Tim Stubbert, owner of Ace Hardware in Peachland, sorts through incandescent bulbs in his store. The bulbs are being phased out due to a federal ban, but Stubbert says he will sell them as long as he can stock them.
Stores can no longer order in the 75-watt and 100-watt traditional bulbs because of a federal ban that took effect New Year's Day, but they can sell off their existing stocks.
And sell them they are, quickly, particularly to customers dismayed by the prospect of being able to buy only more-expensive compact fluorescent lamps (CFL bulbs) and light-emitting diodes (LED bulbs) in the future.
"I think a lot of people object to being force-fed these other kind of bulbs," Tim Stubbert, owner of Ace Hardware in Peachland, said Friday. "They're like, 'What? The government is telling me what kind of light bulb I have to use?'" Stubbert said.
"I'll keep selling the incandescent bulbs as long as I can get them in stock."
At the Home Hardware store on Springfield Road in Kelowna, manager Russ Hickson said the incandescent bulbs have been a popular item in the past few weeks.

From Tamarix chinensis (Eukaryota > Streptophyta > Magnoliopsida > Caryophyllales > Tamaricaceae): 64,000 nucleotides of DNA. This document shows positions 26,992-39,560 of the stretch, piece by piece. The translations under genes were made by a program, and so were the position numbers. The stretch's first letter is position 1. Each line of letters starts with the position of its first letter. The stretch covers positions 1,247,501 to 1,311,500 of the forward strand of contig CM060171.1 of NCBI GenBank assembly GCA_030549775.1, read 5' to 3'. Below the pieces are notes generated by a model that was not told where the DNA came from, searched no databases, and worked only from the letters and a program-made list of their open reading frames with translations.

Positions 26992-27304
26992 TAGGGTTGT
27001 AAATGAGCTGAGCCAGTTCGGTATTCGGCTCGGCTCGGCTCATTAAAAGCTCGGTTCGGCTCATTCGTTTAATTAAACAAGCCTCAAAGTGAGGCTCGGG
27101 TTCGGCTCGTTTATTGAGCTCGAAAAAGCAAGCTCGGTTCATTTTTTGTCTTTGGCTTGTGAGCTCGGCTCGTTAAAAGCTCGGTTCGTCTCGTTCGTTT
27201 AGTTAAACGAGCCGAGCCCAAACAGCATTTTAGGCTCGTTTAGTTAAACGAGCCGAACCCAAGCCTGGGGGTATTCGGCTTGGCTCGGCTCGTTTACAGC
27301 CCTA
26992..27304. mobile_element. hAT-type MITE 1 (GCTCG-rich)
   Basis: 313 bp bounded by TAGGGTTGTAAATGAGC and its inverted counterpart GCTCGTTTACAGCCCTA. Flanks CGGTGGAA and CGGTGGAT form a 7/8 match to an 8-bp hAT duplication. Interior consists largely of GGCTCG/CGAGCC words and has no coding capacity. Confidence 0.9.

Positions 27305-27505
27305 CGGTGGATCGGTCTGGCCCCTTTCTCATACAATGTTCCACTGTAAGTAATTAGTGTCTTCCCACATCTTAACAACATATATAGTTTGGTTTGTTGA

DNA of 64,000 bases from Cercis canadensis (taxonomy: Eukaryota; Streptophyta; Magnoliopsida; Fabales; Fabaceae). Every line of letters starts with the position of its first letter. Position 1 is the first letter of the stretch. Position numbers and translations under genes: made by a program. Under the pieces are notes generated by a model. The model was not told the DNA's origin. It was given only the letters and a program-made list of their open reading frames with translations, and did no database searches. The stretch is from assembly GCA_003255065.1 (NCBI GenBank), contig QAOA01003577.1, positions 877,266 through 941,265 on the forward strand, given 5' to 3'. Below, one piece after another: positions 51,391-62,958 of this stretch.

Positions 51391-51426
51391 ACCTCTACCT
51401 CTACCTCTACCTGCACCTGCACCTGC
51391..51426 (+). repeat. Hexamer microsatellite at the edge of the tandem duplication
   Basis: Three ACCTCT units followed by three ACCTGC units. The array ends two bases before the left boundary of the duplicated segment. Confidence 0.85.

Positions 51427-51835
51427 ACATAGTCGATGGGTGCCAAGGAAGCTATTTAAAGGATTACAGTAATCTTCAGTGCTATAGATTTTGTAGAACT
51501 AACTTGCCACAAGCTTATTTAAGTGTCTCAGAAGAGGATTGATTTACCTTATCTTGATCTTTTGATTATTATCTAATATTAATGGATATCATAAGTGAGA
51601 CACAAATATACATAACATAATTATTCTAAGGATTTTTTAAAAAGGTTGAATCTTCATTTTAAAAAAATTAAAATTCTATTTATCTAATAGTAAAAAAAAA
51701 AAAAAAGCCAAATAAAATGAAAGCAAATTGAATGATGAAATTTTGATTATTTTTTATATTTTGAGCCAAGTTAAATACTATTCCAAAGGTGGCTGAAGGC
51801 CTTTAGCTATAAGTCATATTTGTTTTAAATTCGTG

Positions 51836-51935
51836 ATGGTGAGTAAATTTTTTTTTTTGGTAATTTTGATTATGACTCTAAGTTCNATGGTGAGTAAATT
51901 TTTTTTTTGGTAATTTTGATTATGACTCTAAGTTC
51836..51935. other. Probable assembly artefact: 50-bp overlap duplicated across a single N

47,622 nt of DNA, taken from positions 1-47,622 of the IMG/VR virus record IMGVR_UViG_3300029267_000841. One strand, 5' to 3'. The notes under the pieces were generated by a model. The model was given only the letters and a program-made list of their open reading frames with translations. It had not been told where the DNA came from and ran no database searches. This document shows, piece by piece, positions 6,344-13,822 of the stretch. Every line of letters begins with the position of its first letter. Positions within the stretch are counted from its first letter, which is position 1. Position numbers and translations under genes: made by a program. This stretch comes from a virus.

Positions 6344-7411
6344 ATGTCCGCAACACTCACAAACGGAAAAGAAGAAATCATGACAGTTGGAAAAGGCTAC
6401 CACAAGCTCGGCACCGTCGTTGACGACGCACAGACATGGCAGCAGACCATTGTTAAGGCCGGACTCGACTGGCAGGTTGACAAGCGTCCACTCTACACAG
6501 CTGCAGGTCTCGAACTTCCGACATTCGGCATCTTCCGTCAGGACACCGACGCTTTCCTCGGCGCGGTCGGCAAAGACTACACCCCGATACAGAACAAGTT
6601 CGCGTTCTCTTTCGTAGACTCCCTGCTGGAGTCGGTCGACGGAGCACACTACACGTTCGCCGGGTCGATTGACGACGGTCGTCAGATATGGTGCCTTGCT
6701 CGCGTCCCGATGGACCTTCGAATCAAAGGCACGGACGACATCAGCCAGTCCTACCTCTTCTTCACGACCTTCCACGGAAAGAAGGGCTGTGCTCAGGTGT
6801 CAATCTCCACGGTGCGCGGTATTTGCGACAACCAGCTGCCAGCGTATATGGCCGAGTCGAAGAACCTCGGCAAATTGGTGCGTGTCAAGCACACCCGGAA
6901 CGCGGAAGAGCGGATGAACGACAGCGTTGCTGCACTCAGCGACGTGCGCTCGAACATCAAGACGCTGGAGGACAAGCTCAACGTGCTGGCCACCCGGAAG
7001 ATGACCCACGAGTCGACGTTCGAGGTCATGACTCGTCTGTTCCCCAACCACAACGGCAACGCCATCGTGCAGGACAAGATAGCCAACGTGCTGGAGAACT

"We've had a little bit of a rush on them," Hickson said. "I think a lot of people were stocking up on them in advance of the ban coming into effect."
The 40-watt and 60-watt incandescent bulbs will be added to the banned list on New Year's Day 2015.
Federal officials say the phase-out of incandescent bulbs will reduce Canadian greenhouse-gas emissions by more than six million tonnes a year and save the average homeowner about $60 annually in electricity costs. Ninety per cent of the energy used by an incandescent bulb escapes as heat rather than light.
But critics say the greenhouse-gas savings from the newer light bulbs are inconsequential measured against the total volume of emissions from all sources.
Also, they note the savings in a homeowner's electrical bills will be offset by the higher price of the CFL bulbs, which can cost four to six times as much as an incandescent.
Others are concerned about the possible health risks posed by the mercury that's contained in CFLs and LEDs. Because they include mercury, the bulbs cannot be put into the regular garbage stream or curbside recycling containers when they burn out. (For drop-off locations, see lightrecycle.ca.)
A Conservative MP has started a campaign to convince her own government to repeal the ban on incandescent bulbs. Cheryl Gallant, representative for the Ontario riding of Renfrew-Nippising-Pembroke, has launched the website stopthelightbulbban.ca.
"The incandescent light bulb is safe and affordable," Gallant said.